Finally Thing #3Does it get the party started? Absolutely! It’s definitely a track that will at least get your head nodding, but stick it on at a party and I think it would get people dancing. Mostly this is down to the driving rhythm and the use of the double snare hits on the drums that give the track a lot of pace. This only relents within that middle 8 section which slows the pace down and adds some nice dynamics to the track.

Overall, this is a good track but it struggles to stand out in an already dominated field. However, if you saw these guys live and heard this track, you would remember it and hearing it again would send you back to a good night out. It feels like a blank canvas ready for you to attach your own good times and every time you put it on, I hope it would cast you back to a good night out with friends.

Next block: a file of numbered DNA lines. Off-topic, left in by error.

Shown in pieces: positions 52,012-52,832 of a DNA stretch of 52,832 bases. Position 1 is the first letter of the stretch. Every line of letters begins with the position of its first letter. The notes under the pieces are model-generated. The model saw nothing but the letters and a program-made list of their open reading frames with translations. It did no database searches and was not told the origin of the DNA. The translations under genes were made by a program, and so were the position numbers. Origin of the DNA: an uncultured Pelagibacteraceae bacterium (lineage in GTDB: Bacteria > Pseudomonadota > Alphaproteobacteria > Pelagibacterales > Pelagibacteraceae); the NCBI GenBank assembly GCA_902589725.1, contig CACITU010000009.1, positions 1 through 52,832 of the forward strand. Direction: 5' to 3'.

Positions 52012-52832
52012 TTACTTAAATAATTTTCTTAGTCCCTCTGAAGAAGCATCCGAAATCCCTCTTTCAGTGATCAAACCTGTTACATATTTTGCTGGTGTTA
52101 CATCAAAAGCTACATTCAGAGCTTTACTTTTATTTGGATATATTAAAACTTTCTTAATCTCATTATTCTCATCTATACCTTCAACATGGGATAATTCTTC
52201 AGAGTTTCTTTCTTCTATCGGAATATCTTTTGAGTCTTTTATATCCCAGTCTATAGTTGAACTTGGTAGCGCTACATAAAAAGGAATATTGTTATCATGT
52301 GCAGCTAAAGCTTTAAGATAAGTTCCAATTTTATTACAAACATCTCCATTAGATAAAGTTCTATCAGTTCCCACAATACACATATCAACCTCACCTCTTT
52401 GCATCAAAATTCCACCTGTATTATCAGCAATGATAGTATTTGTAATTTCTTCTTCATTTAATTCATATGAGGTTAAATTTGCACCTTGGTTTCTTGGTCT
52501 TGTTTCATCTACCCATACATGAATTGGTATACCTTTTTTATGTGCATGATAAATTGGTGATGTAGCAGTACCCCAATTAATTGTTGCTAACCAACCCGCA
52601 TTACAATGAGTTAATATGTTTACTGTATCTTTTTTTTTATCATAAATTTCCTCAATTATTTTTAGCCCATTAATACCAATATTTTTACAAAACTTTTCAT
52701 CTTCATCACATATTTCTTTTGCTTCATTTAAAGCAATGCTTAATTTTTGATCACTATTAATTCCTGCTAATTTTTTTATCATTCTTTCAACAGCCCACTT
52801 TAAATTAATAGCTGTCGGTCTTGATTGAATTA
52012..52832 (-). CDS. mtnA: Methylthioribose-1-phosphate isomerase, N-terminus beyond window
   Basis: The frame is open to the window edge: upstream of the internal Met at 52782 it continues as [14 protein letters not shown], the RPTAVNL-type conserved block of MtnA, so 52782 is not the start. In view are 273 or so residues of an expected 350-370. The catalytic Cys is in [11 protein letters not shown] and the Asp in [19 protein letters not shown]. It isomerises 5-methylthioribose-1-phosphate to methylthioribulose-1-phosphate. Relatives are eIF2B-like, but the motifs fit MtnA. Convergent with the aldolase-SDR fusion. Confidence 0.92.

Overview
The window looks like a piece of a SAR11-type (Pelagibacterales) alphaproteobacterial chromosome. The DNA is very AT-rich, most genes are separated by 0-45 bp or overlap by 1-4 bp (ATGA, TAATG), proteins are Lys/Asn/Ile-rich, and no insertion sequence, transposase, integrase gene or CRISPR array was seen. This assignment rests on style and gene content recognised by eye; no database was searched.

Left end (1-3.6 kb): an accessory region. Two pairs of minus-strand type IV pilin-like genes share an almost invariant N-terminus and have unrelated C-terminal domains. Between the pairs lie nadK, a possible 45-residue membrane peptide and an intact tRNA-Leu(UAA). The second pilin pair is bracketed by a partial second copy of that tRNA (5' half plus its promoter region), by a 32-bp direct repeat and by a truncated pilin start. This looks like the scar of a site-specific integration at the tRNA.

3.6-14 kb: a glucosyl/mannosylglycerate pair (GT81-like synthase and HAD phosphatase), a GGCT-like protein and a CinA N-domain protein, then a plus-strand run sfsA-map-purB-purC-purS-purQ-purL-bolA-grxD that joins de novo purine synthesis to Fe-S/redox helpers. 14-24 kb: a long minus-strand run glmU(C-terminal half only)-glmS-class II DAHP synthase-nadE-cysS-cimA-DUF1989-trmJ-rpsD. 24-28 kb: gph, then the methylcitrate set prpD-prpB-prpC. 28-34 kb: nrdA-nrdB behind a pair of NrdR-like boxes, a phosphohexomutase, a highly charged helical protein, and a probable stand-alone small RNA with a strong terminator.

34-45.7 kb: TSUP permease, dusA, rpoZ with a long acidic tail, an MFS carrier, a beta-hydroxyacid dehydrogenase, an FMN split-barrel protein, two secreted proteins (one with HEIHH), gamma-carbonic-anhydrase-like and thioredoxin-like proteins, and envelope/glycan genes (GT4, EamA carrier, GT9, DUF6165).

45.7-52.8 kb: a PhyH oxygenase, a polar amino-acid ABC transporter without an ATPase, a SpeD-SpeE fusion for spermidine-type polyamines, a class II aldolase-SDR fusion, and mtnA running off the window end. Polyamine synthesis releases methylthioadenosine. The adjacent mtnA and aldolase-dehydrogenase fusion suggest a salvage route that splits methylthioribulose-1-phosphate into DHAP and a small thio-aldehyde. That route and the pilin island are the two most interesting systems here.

For Fans Of:
Forever The Sickest Kids, All Time Low, The Summer Set

3

What are your thoughts of this Pop-Punk band? Do you have a #FeelGoodFriday track to recommend us? Please leave your thoughts or song suggestions in a comment or via our social media.

Rob Manhire
http://www.twitter.com/RobManhire
http://www.instagram.com/robmanhire


‘Falling Apart’ is out on We Are Triumphant and can be downloaded off iTunes now – https://music.apple.com/gb/album/falling-apart/1485448144?i=1485448820


#Review: Cory Wells – The Way We Are

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Cory Wells is a singer-songwriter hailing from Redondo Beach, California. Wells’ past lies in that of the metal scene and although his solo career has taken a lighter path, his debut album, The Way We Are, never forgets his roots. Here’s our take on it…

Cory Wells - The Way We Are.jpg